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A Canadian dollar or loonieJonathan Hayward/The Canadian Press

The Canadian dollar closed sharply lower for a second session Friday even as economic growth for the third quarter came in much better than expected.

The loonie fell 0.84 to end at 87.41 cents (U.S.) as Statistics Canada reported that third-quarter gross domestic product ran ahead at an annualized pace of 2.8 per cent, much higher than the 2.1 per cent rise that economists had expected.

On a monthly basis, the economy grew by 0.4 per cent in September.

The agency says the growth was mainly the result of exports and household spending.

However, the data weren't enough to lift the Canadian dollar. Like other commodity-based currencies, the loonie is getting hammered this week by a collapse in crude prices after the OPEC oil cartel opted to leave its daily output unchanged at 30 million barrels a day, rejecting intense lobbying by some of its 12 members to cut production to put a floor under prices.

Oil prices have plunged about 35 per cent from mid-summer highs because of a higher U.S. dollar, lower demand and most particularly, a glut of global supply.

Friday's decline in the loonie followed a tumble of three-quarters of a cent on Thursday.

On Friday, the January crude contract on the New York Mercantile Exchange was down $7.54 from Wednesday's closing price to a five-year low of $66.15 a barrel. American markets had been closed Thursday for U.S. Thanksgiving.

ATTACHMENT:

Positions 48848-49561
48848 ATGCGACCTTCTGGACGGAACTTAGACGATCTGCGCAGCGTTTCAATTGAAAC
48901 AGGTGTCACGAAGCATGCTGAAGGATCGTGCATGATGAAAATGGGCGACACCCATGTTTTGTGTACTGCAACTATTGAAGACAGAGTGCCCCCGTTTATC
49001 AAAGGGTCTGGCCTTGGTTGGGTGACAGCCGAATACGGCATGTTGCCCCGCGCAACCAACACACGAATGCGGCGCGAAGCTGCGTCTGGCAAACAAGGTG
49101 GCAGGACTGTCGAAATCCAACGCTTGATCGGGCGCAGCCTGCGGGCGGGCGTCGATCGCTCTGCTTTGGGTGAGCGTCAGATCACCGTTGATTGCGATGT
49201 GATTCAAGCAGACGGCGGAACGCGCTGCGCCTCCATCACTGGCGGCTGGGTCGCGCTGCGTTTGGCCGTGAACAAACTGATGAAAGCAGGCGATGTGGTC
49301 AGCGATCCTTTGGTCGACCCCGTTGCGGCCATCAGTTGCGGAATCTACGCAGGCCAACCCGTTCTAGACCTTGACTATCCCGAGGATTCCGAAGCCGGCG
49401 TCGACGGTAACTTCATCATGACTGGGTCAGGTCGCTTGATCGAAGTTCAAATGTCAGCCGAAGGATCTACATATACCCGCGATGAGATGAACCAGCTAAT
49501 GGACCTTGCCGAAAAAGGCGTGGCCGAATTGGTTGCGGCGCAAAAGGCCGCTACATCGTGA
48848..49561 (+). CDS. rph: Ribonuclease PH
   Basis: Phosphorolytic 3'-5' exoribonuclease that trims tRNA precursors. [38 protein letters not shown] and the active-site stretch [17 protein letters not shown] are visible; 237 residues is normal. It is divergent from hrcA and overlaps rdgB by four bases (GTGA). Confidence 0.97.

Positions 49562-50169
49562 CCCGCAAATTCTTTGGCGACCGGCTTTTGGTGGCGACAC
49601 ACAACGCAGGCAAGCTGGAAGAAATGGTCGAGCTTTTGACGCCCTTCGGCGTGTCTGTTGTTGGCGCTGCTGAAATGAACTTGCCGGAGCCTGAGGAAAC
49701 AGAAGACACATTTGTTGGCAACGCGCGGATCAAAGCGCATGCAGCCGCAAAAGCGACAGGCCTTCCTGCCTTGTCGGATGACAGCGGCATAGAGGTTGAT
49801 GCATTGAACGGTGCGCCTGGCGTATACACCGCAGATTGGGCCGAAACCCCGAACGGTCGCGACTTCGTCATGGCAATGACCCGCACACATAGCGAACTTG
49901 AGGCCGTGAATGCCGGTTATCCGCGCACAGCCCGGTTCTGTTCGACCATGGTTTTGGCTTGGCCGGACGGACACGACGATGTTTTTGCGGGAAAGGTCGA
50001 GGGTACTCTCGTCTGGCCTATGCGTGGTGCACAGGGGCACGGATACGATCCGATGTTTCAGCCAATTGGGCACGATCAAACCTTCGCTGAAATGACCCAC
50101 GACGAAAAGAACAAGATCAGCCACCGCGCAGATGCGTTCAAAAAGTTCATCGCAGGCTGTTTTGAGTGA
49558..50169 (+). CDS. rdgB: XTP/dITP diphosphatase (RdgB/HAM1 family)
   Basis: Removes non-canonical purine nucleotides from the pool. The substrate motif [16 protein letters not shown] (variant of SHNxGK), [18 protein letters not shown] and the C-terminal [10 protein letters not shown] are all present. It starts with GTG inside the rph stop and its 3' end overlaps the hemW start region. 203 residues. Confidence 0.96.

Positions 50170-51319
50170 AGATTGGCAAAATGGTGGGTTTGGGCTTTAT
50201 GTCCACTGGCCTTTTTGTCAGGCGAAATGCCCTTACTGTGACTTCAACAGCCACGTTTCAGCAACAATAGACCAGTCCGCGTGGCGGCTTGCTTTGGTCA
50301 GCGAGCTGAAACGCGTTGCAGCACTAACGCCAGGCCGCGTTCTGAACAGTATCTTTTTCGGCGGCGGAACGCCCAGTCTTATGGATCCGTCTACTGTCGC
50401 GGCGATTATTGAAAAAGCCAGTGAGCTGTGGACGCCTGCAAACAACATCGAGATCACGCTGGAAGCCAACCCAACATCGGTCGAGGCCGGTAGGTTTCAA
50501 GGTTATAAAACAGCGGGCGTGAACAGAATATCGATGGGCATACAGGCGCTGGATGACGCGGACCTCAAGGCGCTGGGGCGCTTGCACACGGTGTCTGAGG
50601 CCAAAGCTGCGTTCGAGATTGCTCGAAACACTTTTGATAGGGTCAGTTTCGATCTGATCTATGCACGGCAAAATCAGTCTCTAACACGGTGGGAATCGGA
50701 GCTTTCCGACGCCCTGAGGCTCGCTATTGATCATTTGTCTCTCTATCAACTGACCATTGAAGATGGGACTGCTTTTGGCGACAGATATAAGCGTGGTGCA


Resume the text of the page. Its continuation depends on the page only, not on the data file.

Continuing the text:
Falling oil prices aren't altogether bad – analysts point out that they are a net positive for world growth.

However, for oil producers like Canada, it weighs on trade and investment, which in turn depresses gross domestic product.

And "for currencies, the reaction is clear, it adds upside risk to the U.S. dollar and downside risk to commodity currencies," said Camilla Sutton, chief foreign exchange strategist at Bank of Nova Scotia.

The loonie also suffered from sliding metal prices.

March copper declined 11 cents to $2.85 a pound. Copper hasn't broken below $3 since 2010. The decision by China's central bank to lower interest rates got a positive reception a week ago. But since then there have been concerns that the move isn't enough to keep Chinese growth above 7 per cent.

And gold prices were heavily punished since lower oil prices will translate into lower inflation. February bullion lost $22 to $1,175.50 an ounce.